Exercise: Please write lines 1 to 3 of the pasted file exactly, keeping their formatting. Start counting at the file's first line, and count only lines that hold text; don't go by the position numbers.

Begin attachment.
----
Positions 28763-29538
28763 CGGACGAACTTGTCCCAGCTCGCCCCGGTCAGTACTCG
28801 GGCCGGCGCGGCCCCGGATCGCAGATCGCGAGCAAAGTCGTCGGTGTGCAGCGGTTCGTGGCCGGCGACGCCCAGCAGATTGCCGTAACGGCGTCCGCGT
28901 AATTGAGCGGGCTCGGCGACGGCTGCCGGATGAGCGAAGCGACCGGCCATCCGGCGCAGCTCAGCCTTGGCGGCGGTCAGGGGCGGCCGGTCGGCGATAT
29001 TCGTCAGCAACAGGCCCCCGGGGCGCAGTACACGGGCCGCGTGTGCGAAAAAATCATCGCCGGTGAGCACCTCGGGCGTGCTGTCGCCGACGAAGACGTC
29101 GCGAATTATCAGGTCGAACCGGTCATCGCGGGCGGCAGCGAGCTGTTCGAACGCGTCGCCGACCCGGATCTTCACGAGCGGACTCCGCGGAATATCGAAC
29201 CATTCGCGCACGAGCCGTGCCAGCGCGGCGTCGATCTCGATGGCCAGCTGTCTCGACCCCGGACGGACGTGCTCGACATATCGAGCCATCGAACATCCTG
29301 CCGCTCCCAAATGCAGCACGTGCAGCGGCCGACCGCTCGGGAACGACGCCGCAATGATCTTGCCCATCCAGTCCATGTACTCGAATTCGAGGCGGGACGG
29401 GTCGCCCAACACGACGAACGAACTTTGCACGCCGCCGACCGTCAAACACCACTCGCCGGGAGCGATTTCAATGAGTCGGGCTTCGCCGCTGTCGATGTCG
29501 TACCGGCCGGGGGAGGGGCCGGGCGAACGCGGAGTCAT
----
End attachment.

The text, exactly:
Positions 28763-29538
28763 CGGACGAACTTGTCCCAGCTCGCCCCGGTCAGTACTCG
28801 GGCCGGCGCGGCCCCGGATCGCAGATCGCGAGCAAAGTCGTCGGTGTGCAGCGGTTCGTGGCCGGCGACGCCCAGCAGATTGCCGTAACGGCGTCCGCGT